Croatia's official name is the Republic of Croatia. Its government is a unitary democratic parliamentary republic whose powers are separated into three branches: legislative, executive, and judicial.
Legislative power falls with the Sabor, or Croatian Parliament, a body of representatives elected to four-year terms. The Sabor, led by a president and at least one vice president, must have between 100 and 160 representatives elected by popular vote; currently, there are 151 representatives. The duties of the Sabor include enacting and amending the constitution, passing laws, adopting the state budget, and deciding on war, peace, and strategies for national security, and supervising the actions of the Government of the Republic of Croatia in conformity with constitutional law.
Executive power lies with the President of the Republic of Croatia and the Government of the Republic of Croatia. The president's duties include representing the Republic of Croatia at home and abroad, ensuring the stability of state power, and defending the independence of the Republic of Croatia. The president is elected by popular vote to a five-year term and cannot serve more than two terms. The current president is Kolinda Grabar-Kitarović, who was elected in 2015.
The Government of the Republic of Croatia is responsible for exercising executive power in accordance with constitutional law. Its duties include proposing laws to the Croatian parliament, proposing the state budget, conducting foreign and internal politics, enabling economic growth, and expanding public services. The Government consists of the Prime Minister, appointed by the President of the Republic, and one or more Deputy Prime Ministers and Ministers. All government appointments must be counter-signed by the Chairman of the Croatian Parliament. The current prime minister is Zoran Milanovic, who was elected in 2011.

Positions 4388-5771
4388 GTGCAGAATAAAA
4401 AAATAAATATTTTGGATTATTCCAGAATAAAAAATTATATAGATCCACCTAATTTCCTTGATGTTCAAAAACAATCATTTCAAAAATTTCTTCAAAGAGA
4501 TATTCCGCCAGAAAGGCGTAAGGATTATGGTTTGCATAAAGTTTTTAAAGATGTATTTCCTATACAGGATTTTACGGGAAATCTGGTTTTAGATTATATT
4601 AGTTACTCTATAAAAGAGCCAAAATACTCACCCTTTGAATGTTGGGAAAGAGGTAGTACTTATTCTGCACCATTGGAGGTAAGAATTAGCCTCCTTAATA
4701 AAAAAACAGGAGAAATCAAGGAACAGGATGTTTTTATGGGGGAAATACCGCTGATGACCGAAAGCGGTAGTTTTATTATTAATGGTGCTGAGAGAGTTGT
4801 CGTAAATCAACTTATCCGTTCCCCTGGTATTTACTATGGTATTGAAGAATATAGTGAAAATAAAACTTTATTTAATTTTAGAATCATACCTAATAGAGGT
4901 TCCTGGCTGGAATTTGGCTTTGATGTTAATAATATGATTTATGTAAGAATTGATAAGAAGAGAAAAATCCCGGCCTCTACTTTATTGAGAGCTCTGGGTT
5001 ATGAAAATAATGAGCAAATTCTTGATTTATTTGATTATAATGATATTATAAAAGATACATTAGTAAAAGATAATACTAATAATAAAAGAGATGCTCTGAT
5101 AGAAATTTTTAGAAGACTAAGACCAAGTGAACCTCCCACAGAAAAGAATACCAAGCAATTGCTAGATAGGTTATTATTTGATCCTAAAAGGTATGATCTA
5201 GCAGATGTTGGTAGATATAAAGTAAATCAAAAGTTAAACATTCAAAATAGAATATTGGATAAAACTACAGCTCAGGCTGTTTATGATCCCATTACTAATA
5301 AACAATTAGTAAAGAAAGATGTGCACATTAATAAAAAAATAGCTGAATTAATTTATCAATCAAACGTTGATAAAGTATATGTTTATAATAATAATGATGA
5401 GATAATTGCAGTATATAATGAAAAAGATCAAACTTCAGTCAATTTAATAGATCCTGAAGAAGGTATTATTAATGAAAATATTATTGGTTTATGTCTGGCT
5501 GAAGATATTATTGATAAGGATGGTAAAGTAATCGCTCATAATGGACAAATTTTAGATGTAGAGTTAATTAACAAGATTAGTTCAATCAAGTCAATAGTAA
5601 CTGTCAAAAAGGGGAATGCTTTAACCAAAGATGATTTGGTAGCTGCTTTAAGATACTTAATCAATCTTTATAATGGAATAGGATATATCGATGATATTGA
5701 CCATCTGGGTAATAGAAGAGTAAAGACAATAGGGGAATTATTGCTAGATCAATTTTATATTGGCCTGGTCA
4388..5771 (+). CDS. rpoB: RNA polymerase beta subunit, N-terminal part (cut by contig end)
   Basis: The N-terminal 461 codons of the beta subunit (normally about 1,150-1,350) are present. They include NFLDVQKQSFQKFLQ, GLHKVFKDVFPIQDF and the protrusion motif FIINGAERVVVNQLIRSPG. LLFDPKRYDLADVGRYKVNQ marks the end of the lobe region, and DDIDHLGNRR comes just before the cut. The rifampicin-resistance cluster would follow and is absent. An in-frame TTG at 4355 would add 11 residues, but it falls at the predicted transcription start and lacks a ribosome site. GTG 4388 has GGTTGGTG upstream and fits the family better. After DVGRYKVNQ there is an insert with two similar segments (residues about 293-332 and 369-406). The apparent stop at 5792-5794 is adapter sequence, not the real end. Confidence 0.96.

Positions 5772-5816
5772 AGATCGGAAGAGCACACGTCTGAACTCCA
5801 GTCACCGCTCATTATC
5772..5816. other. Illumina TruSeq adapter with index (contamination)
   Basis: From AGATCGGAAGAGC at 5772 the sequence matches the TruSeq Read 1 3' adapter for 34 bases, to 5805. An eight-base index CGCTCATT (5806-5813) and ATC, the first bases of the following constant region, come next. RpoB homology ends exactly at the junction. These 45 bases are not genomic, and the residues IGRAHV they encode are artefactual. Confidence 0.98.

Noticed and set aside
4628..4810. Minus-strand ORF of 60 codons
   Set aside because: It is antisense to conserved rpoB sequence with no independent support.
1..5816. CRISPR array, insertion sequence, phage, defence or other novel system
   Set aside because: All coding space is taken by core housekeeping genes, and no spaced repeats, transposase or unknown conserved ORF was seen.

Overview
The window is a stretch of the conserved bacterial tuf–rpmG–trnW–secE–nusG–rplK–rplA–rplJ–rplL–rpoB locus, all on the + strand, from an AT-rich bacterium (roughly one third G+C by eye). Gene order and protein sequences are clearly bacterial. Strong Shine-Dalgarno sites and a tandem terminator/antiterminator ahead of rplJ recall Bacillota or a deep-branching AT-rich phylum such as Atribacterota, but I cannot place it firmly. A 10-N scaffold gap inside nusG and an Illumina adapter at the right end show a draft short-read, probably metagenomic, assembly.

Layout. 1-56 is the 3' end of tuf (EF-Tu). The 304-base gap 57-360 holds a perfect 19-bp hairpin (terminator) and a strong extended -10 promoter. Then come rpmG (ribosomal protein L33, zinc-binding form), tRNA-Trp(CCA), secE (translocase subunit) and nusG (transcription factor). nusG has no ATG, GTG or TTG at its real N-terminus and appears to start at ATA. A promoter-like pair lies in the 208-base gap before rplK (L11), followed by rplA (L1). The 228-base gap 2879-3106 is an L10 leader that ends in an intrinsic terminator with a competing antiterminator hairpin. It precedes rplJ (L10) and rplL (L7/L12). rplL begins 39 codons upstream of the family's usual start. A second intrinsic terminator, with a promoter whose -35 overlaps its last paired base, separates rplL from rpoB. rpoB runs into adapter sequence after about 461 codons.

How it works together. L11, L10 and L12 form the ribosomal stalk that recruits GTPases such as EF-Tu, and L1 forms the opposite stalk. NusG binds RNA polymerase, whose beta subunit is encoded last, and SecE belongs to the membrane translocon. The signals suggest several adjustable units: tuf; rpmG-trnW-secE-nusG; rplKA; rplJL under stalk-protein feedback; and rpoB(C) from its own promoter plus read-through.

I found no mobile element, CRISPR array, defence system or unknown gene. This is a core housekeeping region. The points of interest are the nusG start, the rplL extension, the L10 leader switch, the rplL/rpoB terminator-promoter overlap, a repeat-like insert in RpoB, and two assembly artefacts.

The three-tiered judicial system consists of a Supreme Court that rules on constitutional matters, county courts, and municipal courts.
There are sixteen ministries within the Government of Croatia. A full list with contact information can be found on the official government website.
It's especially important for foreigners to be familiar with the Ministry of Interior, which deals with issues of security as well as the issuance of travel documents and visas.
Croatia has a multi-party system, with the Social Democratic Party of Croatia (SDP) and the Croatian Democratic Union (HDZ) as the two largest parties.
Zagreb, as the capital of Croatia, is also its administrative center. St. Mark's Square in Upper Town (Gornji Grad) is home to the Croatian Parliament and the Government of Croatia.
Zagreb City Hall is located in Lower Town (Donji Grad) at Trg Stjepana Radica 1. The City of Zagreb, as an administrative entity, operates at a local and regional level. The City Administration is comprised of the City Assembly as a representative body of elected officials and the Mayor as an executive body. The current major of Zagreb is Milan Bandic, elected in 2005.
The City Administration is further divided into 19 specialized administrative offices. A full list of city offices and their contacts is available on the official website of the city of Zagreb.
When you move internationally you are taking a big step. Lots of things are changing and you have a million things to think about and take care of. If you are able to select a top of the line moving company that moves for a modest price, it can take a big weight of your shoulders in busy times.
Our network of international removal companies can move your furniture & possessions to Croatia and anywhere overseas.
Filling in the form at the bottom will allow you to request up to 5 quotes from various moving companies. This service is free of charge and will help you select an international moving company that suits your needs and budget.